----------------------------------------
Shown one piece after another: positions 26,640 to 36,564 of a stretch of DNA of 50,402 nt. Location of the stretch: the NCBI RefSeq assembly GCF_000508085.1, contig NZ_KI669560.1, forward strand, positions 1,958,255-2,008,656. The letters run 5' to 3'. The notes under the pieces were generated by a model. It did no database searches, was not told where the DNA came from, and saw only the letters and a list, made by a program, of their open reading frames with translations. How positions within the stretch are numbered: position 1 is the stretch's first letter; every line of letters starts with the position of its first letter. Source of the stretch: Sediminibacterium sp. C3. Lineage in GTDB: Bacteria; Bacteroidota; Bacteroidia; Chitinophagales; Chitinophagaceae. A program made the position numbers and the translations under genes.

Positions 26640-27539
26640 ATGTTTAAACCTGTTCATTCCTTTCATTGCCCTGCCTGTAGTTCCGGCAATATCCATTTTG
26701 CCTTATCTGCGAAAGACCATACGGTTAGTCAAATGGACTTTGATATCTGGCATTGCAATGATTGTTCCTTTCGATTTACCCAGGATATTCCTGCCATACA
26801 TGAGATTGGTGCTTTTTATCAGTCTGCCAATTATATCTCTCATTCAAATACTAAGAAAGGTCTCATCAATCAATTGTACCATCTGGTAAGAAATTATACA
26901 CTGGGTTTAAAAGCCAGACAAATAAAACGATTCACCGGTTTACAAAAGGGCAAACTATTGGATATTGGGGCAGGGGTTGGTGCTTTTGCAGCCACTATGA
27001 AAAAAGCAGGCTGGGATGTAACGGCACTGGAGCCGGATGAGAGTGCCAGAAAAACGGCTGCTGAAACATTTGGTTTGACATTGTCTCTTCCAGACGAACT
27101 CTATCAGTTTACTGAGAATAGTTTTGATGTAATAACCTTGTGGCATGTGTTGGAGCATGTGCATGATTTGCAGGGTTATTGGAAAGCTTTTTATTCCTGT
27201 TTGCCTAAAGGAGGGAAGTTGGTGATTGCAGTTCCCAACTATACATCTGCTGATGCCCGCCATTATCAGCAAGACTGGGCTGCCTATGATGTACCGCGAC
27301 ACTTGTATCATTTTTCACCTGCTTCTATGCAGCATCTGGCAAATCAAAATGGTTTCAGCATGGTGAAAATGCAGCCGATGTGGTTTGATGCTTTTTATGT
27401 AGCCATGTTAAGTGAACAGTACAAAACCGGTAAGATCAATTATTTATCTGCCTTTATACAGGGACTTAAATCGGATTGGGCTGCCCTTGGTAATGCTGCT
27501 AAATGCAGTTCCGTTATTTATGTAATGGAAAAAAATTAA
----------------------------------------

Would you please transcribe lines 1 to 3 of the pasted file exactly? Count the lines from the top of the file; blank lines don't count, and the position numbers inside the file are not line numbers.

Shown one piece after another: positions 26,640 to 36,564 of a stretch of DNA of 50,402 nt. Location of the stretch: the NCBI RefSeq assembly GCF_000508085.1, contig NZ_KI669560.1, forward strand, positions 1,958,255-2,008,656. The letters run 5' to 3'. The notes under the pieces were generated by a model. It did no database searches, was not told where the DNA came from, and saw only the letters and a list, made by a program, of their open reading frames with translations. How positions within the stretch are numbered: position 1 is the stretch's first letter; every line of letters starts with the position of its first letter. Source of the stretch: Sediminibacterium sp. C3. Lineage in GTDB: Bacteria; Bacteroidota; Bacteroidia; Chitinophagales; Chitinophagaceae. A program made the position numbers and the translations under genes.

Positions 26640-27539
26640 ATGTTTAAACCTGTTCATTCCTTTCATTGCCCTGCCTGTAGTTCCGGCAATATCCATTTTG